DSM V (APA, 2014) identify that ‘people with ASD tend to have communication deficits, such as responding inappropriately in conversations, misreading nonverbal interactions, or having difficulty building friendships appropriate to their age. In addition, people with ASD may be overly dependent on routines, highly sensitive to changes in their environment, or intensely focused on inappropriate items’ – the DSM V also identifies difficulties with regulating sensory information. An estimated 45 – 90% of children with ASD demonstrate sensory –related difficulties (Ben-Sasson et al, 2008).
Parents / carers clearly identify the impact of this on daily activities (Bagby, Dickie and Baranek, 2012) and how this can often affect function in differing ways across the child’s communities, home, school (Parham and Mailloux, 2015).
Working with the child and Parent / carer, as well as the school (where required) it is important to create individual goals that are led by the family and identified needs (Schaaf et al, 2015). The Occupational Therapist is able to combine different approaches, including sensory and motor to give greater understanding to specific and individual difficulties, and enabling the child to engage in areas and communities of daily life.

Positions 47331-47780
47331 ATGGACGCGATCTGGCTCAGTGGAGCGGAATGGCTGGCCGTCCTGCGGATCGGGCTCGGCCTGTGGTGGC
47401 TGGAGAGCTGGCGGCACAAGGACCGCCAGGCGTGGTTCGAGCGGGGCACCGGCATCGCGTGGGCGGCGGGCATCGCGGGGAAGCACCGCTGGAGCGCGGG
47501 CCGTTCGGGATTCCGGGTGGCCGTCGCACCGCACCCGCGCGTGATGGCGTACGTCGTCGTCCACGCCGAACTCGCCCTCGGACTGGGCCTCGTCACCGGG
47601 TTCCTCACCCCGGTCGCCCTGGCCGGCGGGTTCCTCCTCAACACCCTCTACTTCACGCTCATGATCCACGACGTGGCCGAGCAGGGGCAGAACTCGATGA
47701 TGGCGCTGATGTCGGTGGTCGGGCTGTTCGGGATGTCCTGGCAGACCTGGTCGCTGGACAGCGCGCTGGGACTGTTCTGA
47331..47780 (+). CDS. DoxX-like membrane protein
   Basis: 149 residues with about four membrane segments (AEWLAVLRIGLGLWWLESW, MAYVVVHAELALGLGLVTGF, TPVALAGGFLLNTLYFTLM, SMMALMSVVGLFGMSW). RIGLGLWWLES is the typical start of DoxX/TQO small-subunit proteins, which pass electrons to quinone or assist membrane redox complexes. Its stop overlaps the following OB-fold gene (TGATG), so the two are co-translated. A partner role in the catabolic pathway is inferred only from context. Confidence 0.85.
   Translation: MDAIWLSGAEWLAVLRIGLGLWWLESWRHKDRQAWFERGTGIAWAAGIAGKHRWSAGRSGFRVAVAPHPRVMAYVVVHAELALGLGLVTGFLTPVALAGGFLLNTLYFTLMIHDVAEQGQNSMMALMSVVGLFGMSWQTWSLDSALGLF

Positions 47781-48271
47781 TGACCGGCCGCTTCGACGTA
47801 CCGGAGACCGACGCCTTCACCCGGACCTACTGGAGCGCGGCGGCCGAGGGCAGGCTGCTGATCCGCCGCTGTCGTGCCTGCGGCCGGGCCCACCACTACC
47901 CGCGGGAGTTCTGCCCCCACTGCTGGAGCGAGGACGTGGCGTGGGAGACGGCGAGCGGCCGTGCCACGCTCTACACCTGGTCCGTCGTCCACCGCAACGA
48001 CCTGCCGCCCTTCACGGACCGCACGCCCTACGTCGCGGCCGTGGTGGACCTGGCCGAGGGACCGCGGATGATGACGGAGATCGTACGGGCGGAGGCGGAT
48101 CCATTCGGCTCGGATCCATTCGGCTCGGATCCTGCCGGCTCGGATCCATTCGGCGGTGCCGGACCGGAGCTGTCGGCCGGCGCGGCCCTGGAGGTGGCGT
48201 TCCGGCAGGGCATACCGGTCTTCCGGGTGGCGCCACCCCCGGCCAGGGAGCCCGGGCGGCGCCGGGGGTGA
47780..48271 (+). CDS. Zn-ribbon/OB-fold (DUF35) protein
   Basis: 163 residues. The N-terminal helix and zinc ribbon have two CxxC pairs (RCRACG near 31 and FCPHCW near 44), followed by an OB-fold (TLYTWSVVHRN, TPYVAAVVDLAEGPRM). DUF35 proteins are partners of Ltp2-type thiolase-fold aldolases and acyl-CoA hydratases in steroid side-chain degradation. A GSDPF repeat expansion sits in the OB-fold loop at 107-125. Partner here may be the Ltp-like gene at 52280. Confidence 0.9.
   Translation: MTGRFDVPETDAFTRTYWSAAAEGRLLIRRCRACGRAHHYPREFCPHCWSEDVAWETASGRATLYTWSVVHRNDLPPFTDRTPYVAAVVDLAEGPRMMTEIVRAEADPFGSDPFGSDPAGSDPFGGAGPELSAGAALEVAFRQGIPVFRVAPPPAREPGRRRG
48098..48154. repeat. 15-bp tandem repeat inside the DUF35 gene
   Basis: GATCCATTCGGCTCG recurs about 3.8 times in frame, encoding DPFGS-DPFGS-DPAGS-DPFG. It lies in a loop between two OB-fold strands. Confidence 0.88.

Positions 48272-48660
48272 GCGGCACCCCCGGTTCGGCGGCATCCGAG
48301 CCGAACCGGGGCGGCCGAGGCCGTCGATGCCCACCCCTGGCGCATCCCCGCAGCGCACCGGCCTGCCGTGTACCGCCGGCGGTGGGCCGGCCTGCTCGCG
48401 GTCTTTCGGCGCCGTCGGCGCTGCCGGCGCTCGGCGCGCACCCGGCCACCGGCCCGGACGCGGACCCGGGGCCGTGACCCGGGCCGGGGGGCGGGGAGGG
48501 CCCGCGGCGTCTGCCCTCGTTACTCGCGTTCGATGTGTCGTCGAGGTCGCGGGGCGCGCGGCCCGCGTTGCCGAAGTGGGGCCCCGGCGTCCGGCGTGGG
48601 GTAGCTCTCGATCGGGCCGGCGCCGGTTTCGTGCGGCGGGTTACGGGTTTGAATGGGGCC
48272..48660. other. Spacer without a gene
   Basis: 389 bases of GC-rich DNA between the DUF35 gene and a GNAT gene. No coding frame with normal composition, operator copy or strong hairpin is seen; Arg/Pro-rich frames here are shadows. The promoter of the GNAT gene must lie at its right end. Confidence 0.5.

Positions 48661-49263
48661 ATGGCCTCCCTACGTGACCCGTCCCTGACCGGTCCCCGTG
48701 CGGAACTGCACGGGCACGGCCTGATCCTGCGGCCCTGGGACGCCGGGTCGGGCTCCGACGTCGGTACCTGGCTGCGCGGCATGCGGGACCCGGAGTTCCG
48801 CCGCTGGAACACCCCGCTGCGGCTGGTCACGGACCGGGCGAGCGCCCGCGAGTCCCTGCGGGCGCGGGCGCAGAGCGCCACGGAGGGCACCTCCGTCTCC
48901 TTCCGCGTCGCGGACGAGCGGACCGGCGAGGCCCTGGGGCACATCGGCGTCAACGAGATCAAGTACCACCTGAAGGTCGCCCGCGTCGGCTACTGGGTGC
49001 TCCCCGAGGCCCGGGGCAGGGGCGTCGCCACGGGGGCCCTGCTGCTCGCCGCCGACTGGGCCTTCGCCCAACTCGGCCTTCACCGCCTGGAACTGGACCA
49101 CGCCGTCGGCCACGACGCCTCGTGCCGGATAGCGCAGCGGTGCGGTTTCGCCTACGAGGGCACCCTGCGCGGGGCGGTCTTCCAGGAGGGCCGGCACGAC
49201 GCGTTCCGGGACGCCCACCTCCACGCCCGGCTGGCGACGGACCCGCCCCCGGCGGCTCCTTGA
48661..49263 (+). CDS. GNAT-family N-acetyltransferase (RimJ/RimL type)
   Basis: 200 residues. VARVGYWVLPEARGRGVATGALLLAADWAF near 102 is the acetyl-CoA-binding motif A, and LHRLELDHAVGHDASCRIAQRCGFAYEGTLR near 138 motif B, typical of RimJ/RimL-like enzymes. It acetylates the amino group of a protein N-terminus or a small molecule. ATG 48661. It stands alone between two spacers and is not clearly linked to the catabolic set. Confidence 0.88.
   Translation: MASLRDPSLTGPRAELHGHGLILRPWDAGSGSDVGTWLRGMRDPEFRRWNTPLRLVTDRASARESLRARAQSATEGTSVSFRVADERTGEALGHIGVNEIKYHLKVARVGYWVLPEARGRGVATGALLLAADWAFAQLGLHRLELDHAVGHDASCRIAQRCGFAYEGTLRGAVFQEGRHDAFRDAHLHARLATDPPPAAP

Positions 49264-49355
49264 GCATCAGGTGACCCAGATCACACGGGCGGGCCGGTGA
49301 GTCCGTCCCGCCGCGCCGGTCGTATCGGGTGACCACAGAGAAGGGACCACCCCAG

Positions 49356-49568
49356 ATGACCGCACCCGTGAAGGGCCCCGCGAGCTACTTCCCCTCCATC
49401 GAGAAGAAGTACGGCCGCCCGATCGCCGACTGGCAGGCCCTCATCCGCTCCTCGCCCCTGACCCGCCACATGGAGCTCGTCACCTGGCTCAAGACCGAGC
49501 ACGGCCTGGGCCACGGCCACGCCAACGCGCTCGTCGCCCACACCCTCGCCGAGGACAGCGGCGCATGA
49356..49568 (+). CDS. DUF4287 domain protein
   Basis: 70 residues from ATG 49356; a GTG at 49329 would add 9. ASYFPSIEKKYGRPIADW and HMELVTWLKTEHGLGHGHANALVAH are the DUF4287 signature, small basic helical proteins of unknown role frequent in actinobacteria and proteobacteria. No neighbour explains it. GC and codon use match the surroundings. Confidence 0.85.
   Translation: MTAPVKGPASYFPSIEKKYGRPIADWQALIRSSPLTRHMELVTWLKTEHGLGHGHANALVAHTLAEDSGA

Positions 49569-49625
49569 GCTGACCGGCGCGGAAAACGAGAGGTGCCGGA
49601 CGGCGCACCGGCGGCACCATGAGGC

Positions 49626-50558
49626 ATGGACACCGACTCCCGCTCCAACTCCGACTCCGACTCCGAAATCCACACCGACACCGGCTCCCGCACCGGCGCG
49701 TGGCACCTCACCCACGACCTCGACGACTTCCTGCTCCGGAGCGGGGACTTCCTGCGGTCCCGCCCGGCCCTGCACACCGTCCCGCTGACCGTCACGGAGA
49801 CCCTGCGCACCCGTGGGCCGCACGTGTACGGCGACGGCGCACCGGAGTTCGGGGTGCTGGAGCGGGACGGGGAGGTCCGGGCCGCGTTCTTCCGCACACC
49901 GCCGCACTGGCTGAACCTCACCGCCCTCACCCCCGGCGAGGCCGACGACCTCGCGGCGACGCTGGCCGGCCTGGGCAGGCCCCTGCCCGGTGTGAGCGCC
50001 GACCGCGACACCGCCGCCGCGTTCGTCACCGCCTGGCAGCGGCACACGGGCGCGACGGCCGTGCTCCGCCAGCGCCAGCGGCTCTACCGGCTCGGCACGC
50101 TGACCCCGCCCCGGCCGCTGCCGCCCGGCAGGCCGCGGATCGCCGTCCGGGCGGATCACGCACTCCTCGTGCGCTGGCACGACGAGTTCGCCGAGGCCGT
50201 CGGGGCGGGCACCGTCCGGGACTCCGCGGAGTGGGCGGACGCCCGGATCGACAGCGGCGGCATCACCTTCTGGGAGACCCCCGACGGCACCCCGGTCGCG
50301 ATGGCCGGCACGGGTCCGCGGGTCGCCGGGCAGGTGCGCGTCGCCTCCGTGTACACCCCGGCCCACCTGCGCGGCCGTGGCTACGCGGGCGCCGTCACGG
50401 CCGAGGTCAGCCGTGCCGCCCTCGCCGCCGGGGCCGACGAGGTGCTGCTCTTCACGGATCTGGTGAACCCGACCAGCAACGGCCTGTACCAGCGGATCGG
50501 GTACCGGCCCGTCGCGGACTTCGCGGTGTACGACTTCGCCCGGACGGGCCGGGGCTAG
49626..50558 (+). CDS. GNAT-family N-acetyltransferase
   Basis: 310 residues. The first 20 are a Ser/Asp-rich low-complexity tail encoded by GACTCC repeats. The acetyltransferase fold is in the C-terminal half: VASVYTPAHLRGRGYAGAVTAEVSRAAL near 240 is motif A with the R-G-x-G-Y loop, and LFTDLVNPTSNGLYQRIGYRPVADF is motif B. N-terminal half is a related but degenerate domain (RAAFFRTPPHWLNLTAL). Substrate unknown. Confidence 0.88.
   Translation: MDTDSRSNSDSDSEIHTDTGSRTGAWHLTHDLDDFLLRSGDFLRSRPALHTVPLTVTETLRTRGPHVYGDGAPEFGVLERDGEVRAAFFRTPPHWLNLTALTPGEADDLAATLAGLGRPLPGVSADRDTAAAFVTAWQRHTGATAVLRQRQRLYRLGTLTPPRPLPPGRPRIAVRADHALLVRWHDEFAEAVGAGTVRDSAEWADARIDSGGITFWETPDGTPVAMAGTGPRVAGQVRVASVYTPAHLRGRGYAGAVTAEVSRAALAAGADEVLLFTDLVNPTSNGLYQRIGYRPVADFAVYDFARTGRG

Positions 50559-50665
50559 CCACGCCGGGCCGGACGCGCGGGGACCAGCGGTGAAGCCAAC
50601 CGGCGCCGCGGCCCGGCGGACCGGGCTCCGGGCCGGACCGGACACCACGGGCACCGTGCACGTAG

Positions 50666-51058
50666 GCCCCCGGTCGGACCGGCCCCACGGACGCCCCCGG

“If you’ve met one child with Autism…then you have met ONE child with Autism” (Dr. Stephen Shore)
“Autism…offers a chance for us to glimpse an awe-filled vision of the world that might otherwise pass us by” (Dr Colin Zimbleman)